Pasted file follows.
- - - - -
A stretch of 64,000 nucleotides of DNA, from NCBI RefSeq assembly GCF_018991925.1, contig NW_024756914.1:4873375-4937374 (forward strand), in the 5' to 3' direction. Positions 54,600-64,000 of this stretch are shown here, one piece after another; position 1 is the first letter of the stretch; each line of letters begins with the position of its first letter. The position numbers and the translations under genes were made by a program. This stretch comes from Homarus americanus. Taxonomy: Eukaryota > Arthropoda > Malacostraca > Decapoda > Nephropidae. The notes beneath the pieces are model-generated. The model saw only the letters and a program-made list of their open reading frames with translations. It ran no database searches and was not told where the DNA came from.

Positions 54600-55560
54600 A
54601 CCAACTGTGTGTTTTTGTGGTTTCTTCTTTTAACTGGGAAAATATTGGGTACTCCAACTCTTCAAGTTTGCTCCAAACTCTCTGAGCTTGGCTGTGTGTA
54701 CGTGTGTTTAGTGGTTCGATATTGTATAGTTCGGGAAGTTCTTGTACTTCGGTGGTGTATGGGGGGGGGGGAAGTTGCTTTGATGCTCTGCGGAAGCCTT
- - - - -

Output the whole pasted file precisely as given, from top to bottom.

A stretch of 64,000 nucleotides of DNA, from NCBI RefSeq assembly GCF_018991925.1, contig NW_024756914.1:4873375-4937374 (forward strand), in the 5' to 3' direction. Positions 54,600-64,000 of this stretch are shown here, one piece after another; position 1 is the first letter of the stretch; each line of letters begins with the position of its first letter. The position numbers and the translations under genes were made by a program. This stretch comes from Homarus americanus. Taxonomy: Eukaryota > Arthropoda > Malacostraca > Decapoda > Nephropidae. The notes beneath the pieces are model-generated. The model saw only the letters and a program-made list of their open reading frames with translations. It ran no database searches and was not told where the DNA came from.

Positions 54600-55560
54600 A
54601 CCAACTGTGTGTTTTTGTGGTTTCTTCTTTTAACTGGGAAAATATTGGGTACTCCAACTCTTCAAGTTTGCTCCAAACTCTCTGAGCTTGGCTGTGTGTA
54701 CGTGTGTTTAGTGGTTCGATATTGTATAGTTCGGGAAGTTCTTGTACTTCGGTGGTGTATGGGGGGGGGGGAAGTTGCTTTGATGCTCTGCGGAAGCCTT